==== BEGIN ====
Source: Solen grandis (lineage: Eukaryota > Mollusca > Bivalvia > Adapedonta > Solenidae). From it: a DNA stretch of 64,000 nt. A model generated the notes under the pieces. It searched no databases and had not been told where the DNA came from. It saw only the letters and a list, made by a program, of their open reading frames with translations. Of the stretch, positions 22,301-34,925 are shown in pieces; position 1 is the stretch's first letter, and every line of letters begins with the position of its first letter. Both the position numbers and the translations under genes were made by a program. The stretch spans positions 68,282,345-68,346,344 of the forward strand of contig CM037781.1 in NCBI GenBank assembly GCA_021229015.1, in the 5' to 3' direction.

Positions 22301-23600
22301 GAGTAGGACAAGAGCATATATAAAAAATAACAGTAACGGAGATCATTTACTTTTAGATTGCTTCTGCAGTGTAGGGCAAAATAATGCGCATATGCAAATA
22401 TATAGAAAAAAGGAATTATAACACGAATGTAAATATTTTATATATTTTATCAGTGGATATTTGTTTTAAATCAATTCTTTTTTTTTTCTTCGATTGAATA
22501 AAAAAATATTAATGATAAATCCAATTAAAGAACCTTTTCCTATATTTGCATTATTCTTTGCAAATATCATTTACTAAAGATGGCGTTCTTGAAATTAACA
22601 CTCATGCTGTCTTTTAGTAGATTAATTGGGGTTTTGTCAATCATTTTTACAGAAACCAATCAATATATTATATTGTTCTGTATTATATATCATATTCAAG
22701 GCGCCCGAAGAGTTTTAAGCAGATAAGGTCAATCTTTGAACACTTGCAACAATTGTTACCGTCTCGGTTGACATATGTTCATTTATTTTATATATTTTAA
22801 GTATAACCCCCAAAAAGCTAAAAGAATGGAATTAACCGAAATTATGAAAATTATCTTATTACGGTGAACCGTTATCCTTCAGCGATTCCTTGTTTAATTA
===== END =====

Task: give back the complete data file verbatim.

Source: Solen grandis (lineage: Eukaryota > Mollusca > Bivalvia > Adapedonta > Solenidae). From it: a DNA stretch of 64,000 nt. A model generated the notes under the pieces. It searched no databases and had not been told where the DNA came from. It saw only the letters and a list, made by a program, of their open reading frames with translations. Of the stretch, positions 22,301-34,925 are shown in pieces; position 1 is the stretch's first letter, and every line of letters begins with the position of its first letter. Both the position numbers and the translations under genes were made by a program. The stretch spans positions 68,282,345-68,346,344 of the forward strand of contig CM037781.1 in NCBI GenBank assembly GCA_021229015.1, in the 5' to 3' direction.

Positions 22301-23600
22301 GAGTAGGACAAGAGCATATATAAAAAATAACAGTAACGGAGATCATTTACTTTTAGATTGCTTCTGCAGTGTAGGGCAAAATAATGCGCATATGCAAATA
22401 TATAGAAAAAAGGAATTATAACACGAATGTAAATATTTTATATATTTTATCAGTGGATATTTGTTTTAAATCAATTCTTTTTTTTTTCTTCGATTGAATA
22501 AAAAAATATTAATGATAAATCCAATTAAAGAACCTTTTCCTATATTTGCATTATTCTTTGCAAATATCATTTACTAAAGATGGCGTTCTTGAAATTAACA
22601 CTCATGCTGTCTTTTAGTAGATTAATTGGGGTTTTGTCAATCATTTTTACAGAAACCAATCAATATATTATATTGTTCTGTATTATATATCATATTCAAG
22701 GCGCCCGAAGAGTTTTAAGCAGATAAGGTCAATCTTTGAACACTTGCAACAATTGTTACCGTCTCGGTTGACATATGTTCATTTATTTTATATATTTTAA
22801 GTATAACCCCCAAAAAGCTAAAAGAATGGAATTAACCGAAATTATGAAAATTATCTTATTACGGTGAACCGTTATCCTTCAGCGATTCCTTGTTTAATTA